Photo via Taringa

A Jujuy court has handed social leader Milagro Sala a three year suspended prison sentence after finding her guilty of instigating a violent protest against the now Provincial Governor Gerardo Morales in 2009, which the court found as the cause behind considerable damage. Two members of the Tupac Amarú organization she heads – Graciela López and Ramón Salvatierra – were also sentenced to three and two years in prison respectively, for being the responsible for the damages as well.

At the same time, the court found her ‘not guilty’ of having threatened Morales in the context of the same event, after upholding a defendant’s request to consider the statute of limitations for the criminal action petition filed by the prosecution had expired. As a result, Sala’s lawyers anticipated that they would appeal the decision on the damages.

One of the testimonies that could have tipped the scale was provided by a former member of Tupac Amarú, Rene Arellano: “This son of a bitch Morales won’t shut up. He’s coming for the houses and the jobs. We have to f— him up and shut him up. If he doesn’t shut up after the violent protest, you will take this gun and shoot his brother, Freddy Morales,” Arellano claimed Sala told him.

She has denied the accusations on numerous occasions: “It’s an absolute lie that we met to do this to Gerardo Morales,” said Sala, who considers this to be a political prosecution against her: “It’s something I’ve been suffering for eight years,” she added.

Photo via Infobae.
Photo via Infobae.

However, the social leader won’t have to serve time for the crime despite being found guilty. Why? In the Argentine criminal system, a first time offender — which she is — doesn’t actually have to go to prison if their sentence is equal to or less than three years. They usually get parole and have to do community service instead. Sala will have to do precisely this at Cáritas NGO or any other institution she might suggest. The Tupac Amarú is probably not a valid option.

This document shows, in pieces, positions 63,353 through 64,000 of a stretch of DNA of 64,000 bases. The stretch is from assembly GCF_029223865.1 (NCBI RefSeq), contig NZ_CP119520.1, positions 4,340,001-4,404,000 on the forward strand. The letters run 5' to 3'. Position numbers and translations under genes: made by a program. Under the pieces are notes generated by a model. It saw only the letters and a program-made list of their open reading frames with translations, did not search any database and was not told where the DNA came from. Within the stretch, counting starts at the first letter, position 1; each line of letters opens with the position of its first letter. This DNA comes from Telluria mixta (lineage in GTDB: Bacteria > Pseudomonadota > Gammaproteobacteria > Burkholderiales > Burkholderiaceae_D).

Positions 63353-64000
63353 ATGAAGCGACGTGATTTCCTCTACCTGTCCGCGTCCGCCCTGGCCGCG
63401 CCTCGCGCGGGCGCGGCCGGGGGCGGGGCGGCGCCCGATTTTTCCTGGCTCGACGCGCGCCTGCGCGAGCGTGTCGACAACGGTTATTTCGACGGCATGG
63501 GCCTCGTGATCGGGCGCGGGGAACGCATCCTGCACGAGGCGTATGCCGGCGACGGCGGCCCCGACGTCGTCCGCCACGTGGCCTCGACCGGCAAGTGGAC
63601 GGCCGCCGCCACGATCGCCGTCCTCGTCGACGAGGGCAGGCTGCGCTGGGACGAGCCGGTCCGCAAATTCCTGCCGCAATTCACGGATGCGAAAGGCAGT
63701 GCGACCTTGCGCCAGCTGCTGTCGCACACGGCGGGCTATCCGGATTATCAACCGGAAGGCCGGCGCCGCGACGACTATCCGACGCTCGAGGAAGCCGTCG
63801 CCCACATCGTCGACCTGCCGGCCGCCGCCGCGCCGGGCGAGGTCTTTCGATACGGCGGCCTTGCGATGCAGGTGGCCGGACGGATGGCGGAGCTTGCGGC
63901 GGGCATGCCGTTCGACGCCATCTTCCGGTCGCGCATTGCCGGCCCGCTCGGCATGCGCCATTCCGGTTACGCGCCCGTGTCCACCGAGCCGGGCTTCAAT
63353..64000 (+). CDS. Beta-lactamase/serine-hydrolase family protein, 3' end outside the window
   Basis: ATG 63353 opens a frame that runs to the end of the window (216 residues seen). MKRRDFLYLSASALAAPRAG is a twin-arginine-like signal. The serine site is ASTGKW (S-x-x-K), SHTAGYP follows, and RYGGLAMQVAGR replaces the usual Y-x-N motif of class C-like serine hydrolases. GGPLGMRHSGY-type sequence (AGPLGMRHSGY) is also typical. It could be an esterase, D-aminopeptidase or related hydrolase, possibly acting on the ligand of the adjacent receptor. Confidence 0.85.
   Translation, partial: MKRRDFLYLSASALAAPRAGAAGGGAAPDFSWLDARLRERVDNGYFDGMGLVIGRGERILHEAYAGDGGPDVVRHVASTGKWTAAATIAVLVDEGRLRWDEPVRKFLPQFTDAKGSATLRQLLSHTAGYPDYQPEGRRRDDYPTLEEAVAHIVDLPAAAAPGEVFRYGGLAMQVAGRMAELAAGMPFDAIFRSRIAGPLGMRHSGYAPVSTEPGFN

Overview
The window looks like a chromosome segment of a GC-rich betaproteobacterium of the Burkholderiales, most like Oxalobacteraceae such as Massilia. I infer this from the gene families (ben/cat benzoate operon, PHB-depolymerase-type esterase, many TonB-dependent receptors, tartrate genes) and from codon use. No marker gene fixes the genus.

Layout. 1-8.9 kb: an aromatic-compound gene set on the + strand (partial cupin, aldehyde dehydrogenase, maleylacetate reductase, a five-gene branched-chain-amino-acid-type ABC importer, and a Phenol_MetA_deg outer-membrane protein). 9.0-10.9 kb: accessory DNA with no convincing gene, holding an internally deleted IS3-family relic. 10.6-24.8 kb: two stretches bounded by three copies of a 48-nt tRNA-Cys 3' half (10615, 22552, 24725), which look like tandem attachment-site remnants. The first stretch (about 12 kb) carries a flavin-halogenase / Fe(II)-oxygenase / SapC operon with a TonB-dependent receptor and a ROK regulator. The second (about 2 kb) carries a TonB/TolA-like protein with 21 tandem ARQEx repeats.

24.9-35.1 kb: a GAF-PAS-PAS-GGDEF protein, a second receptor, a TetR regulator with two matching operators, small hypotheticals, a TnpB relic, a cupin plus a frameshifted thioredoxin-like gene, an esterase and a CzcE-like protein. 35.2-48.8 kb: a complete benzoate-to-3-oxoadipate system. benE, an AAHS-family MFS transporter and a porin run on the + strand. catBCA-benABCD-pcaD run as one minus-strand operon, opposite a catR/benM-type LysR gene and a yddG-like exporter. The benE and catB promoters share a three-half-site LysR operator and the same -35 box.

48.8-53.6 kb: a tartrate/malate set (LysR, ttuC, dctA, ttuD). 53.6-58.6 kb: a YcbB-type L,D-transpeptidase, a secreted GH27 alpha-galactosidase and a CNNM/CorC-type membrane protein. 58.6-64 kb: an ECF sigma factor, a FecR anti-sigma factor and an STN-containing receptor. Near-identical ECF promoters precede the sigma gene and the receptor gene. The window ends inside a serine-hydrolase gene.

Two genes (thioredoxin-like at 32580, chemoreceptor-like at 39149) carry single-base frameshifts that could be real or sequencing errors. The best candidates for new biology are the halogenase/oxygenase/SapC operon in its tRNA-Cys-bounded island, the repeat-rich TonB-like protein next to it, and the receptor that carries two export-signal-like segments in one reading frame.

At the same time, this doesn’t mean that Sala will be released from prison either. This is because she has been placed in custody since January as a result of other charges that she hasn’t been tried for yet: initially for camping in a public plaza as a way of protesting the then newly-inaugurated Governor Morales’s policies.

Although Sala was cleared of those charges — misdemeanors — her prolonged arrest was ordered while new charges of fraud, extortion and unlawful association are being investigated. A number of people have accused her of using money the state allocates her organization to run a political patronage system (basically, providing goods and services in return for political loyalty) in the province or having ties to drug-trafficking organizations.

The Tupac's protest last year. Photo via Clarín.
The Tupac’s protest last year. Photo via Clarín.

Jujuy’s justice system decided to keep her in prison arguing that there is a likely possibility she will interfere with the investigation. Namely, that she could have the resources and the will to tamper with witnesses of escape in the province, should things start to go south for her.

That’s why several human rights organizations — the OAS’s Inter-American Commission of Human Rights and the UN’s group on arbitrary detention among them — have come out to claim Sala’s detention is “explicitly arbitrary” and have requested that she be freed. Both the Jujuy justice system and the federal Government’s Human Rights Secretariat have denied these accusations and refuse to do so.

A week after the UN’s body expressed its disapproval of Sala’s situation, the Human Rights Secretariat led by Claudio Avruj  sent these international organizations a 21-page-long report assuring that freeing Sala would “implicate a clear danger for the investigation’s goals.” Nonetheless, the government has invited the UN’s body to visit the country and evaluate the situation on Argentine soil themselves. They have accepted the invitation and will probably make their way to Jujuy next May.

Coming back to Sala’s charges; it is expected another court will rule over the camping incident that got her in prison in the first place. The sentence can start at a fine no higher than AR $4,000 and go up to ten days in prison. Compared with the so-called “mega case” investigating her involvement with the alleged misuse of AR $700 million from the state that was given to build social housing. There are 1850 houses that have not been built at all and 500 left unfinished.